I replaced the stock airbags on my allroad with Arnott airbags and they have metal collars around the bags. Assumed that was an attempt to manipulate the spring-rates as the airbags compress. But the performance is pretty close to stock, which is to say, it's horrible. Terrible. Dunno how/why, but the suspension definitely seems a lot 'softer' when it's lower. Made perfect sense to me, and I'm honestly kinda surprised by what you're telling me. Mostly because a balloon that's only partially inflated is so much easier to compress than a ballon that's got a lot more air in it. Would have attributed that to the stretchiness of the rubber being in a more relaxed state with less air in it. No?

You should be able to get everything you want out of a single air spring, just needs to be correctly sized. I don't care much for the convoluted style springs, a rolling lobe style gives much better characteristics and generally more travel. Look at Firestone 140/95 springs.
Thanks. Lots to learn.
 

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Discussion Starter #110
Hey Hydro, while I've got your attention... Would you please take a minute to read this, and the discussion that follows. Have been talking to Joe and we're both pretty much convinced that this idea is solid, and could/should be pivotal tech, but nobody seems too excited about it. Sent you a PM when it first came up, hoping that you'd weigh-in. Would really like to incorporate this kind of steering into whatever I end up building, and I would consider putting it on my motorhome too, but I'm not trying to build a 20,000lb guinea pig...
 

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This is not typically how an air spring works, there are several ways that this can occur but you are not likely to come across anything like this you would buy in the aftermarket. You will almost always see that the lower the ride height, the higher the spring rate. You are generally decreasing the volume of the spring as you go lower: spring volume dictates spring rate, functional spring diameters affect your pressure. Same concepts directly apply to air shocks.

You should be able to get everything you want out of a single air spring, just needs to be correctly sized. I don't care much for the convoluted style springs, a rolling lobe style gives much better characteristics and generally more travel. Look at Firestone 140/95 springs.
To help clear up confusion. Characteristics of rolling lobe or sleeve is different than convoluted.
Suspension linkage further complicates what the bag is doing.

My convolute example is at ride height, the bag is close to volume capacity which takes more pressure to stretch the bag to get to desired height. The bag is tight and stiff and the air volume is preloaded for trail impact loads. Lowest ride height has the lowest preload and softest spring rate.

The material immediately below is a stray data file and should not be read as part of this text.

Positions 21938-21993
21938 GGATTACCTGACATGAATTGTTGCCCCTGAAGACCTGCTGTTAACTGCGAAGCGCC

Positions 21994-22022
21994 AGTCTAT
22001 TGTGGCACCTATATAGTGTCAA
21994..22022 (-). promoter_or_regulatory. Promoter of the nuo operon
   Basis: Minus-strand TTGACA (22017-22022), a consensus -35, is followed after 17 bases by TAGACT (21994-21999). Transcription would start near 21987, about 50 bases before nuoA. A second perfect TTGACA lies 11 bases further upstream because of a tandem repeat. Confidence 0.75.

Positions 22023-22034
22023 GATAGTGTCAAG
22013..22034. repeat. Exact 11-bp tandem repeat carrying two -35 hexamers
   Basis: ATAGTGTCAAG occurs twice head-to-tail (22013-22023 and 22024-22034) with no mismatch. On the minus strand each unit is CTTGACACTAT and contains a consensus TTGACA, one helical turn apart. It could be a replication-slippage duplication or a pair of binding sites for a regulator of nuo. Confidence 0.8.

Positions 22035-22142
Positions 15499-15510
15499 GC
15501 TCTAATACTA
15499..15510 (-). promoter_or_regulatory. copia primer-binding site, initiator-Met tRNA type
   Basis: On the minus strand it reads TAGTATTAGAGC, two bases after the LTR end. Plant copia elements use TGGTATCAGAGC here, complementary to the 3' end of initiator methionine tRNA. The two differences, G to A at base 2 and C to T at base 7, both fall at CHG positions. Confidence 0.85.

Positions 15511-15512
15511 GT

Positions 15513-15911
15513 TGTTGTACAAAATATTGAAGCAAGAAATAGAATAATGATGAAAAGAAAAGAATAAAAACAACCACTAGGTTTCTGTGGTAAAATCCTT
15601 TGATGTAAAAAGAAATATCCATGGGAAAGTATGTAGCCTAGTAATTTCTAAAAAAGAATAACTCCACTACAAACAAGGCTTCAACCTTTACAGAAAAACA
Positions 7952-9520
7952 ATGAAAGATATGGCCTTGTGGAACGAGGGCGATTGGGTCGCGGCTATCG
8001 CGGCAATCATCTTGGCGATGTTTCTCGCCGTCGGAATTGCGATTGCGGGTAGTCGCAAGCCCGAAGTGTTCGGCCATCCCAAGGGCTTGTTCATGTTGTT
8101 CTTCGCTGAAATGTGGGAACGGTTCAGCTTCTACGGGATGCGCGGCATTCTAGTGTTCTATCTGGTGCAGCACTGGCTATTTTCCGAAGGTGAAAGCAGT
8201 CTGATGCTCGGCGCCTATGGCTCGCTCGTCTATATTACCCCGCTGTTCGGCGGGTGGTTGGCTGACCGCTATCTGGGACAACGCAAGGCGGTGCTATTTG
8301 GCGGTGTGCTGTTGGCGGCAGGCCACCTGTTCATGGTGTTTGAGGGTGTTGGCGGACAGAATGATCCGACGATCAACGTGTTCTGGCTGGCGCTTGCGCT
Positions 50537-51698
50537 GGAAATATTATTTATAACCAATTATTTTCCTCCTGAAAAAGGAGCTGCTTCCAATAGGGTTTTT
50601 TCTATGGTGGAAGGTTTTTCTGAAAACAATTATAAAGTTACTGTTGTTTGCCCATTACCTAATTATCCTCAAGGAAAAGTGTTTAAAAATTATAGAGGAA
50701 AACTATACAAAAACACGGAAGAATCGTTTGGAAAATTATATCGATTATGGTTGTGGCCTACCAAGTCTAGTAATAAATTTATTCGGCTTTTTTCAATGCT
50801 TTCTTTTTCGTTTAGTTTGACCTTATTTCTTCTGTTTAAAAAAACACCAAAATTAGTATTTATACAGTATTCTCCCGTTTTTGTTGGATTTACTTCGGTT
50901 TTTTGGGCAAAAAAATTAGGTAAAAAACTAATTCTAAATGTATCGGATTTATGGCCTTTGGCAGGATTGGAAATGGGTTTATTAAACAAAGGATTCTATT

Sleeves and pistons do not preload the same way.
 

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I've been reading some more on these airbags trying to understand things... (please correct me if I mistate anything here, I'm still trying to figure this all out).

The first thing I found (that seems obvious now) is that each bag has its own characteristics. You might be able to say general things about different types (convoluted, reversible sleeve, etc) but to really know how a specific bag is going to work on your application, you need to get the data sheets.

Firestone has some literature that was helpful to me, in particular their design guide

They have basic data sheets available at the literature link, however, you have to contact the compay for more detailed information and curves. I was looking at one in particular a model no W013585426, I sent an online request for data sheets and had them by the end of the day, although it does still seem to be lacking some info.

An interesting thing (about the above part) is depending on the load, height and pressure, it will act anywhere from very 'progressive' (compressing the bag considerably raises the spring rate) to nearly linear, where compressing the bag doesn't change the spring rate much at all (like a plain coil spring would behave).

Another interesting thing about this particular bag, assuming I'm looking at the charts right, as you fill the bag for certain load cases, you may actually see a decrease in pressure as the ride height increases--kind of counterintutive! Basically volume is increasing and the pressure area is increasing as you fill it, or at least that's how it looks to me.

I also played around with some numbers looking at the way airshocks behave... again, assuming I didn't screw something up (which is entirely possible) it appears that for a plain air shock, set at a given pressure:

-As you compress the shock, the spring rate increases.
-As you extend it, the spring rate decreases

-Adding an opposing chamber (like an ORI, mountain bike shock, etc) can help bring the spring rate closer to a constant.
-Assuming you have minimal flow restrictions, adding a resevoir inline would do something similar.

A question for you guys: I found the Firestone HD app guide, does anyone know of something similar that would be a better match for light trucks/jeeps etc?
 

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Burst pressure is a major concern with off road loading. Once that 150 psi charge gets compressed you can be in the 300-600 psi range quickly. I run the 200 psi Slam SS bag and have not had a bag failure at 200 psi with off road loading that cracked the frame. They have a 400 psi bag that is super stiff and it can handle more but requires more pressure to get to max height.

Air volume of lines and valves accumulate to change spring rate. Accumulator tanks can be valved off and on to instantly change spring rate.
 

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Discussion Starter #114
That's pretty interesting. Makes perfect sense though, using air tanks and valving to change volumes and spring rates. Feel like an infant just starting to explore all the endless possibilities. Thanks!

Nothing more to say about the hydraulic steering linkage stuff though? Was really hoping that might have turned into a more fruitful conversation. Seems like that could be such a pivotal breakthrough and I'm still not seeing why it wouldn't work.